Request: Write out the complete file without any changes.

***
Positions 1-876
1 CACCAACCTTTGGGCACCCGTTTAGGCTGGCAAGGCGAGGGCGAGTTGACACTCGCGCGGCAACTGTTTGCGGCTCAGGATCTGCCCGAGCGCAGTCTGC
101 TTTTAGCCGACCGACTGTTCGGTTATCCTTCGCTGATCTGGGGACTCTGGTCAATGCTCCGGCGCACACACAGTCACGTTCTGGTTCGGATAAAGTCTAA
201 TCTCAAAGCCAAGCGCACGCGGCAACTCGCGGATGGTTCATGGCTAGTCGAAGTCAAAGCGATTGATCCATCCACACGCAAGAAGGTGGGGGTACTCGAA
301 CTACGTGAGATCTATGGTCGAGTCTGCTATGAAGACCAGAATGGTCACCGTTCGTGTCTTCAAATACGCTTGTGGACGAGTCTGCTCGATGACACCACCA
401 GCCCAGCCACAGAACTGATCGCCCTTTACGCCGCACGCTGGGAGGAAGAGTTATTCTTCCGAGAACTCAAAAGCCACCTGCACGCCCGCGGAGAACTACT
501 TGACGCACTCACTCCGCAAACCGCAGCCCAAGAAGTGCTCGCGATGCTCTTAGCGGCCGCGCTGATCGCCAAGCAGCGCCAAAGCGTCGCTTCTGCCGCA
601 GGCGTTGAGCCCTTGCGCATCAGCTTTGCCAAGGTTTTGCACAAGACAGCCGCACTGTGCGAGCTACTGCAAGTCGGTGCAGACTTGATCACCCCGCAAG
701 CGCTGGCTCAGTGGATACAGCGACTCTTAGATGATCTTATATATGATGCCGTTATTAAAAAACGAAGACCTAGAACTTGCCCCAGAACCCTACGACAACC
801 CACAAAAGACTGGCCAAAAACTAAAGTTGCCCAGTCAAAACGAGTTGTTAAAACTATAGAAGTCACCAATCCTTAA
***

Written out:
Positions 1-876
1 CACCAACCTTTGGGCACCCGTTTAGGCTGGCAAGGCGAGGGCGAGTTGACACTCGCGCGGCAACTGTTTGCGGCTCAGGATCTGCCCGAGCGCAGTCTGC
101 TTTTAGCCGACCGACTGTTCGGTTATCCTTCGCTGATCTGGGGACTCTGGTCAATGCTCCGGCGCACACACAGTCACGTTCTGGTTCGGATAAAGTCTAA
201 TCTCAAAGCCAAGCGCACGCGGCAACTCGCGGATGGTTCATGGCTAGTCGAAGTCAAAGCGATTGATCCATCCACACGCAAGAAGGTGGGGGTACTCGAA
301 CTACGTGAGATCTATGGTCGAGTCTGCTATGAAGACCAGAATGGTCACCGTTCGTGTCTTCAAATACGCTTGTGGACGAGTCTGCTCGATGACACCACCA
401 GCCCAGCCACAGAACTGATCGCCCTTTACGCCGCACGCTGGGAGGAAGAGTTATTCTTCCGAGAACTCAAAAGCCACCTGCACGCCCGCGGAGAACTACT
501 TGACGCACTCACTCCGCAAACCGCAGCCCAAGAAGTGCTCGCGATGCTCTTAGCGGCCGCGCTGATCGCCAAGCAGCGCCAAAGCGTCGCTTCTGCCGCA
601 GGCGTTGAGCCCTTGCGCATCAGCTTTGCCAAGGTTTTGCACAAGACAGCCGCACTGTGCGAGCTACTGCAAGTCGGTGCAGACTTGATCACCCCGCAAG
701 CGCTGGCTCAGTGGATACAGCGACTCTTAGATGATCTTATATATGATGCCGTTATTAAAAAACGAAGACCTAGAACTTGCCCCAGAACCCTACGACAACC
801 CACAAAAGACTGGCCAAAAACTAAAGTTGCCCAGTCAAAACGAGTTGTTAAAACTATAGAAGTCACCAATCCTTAA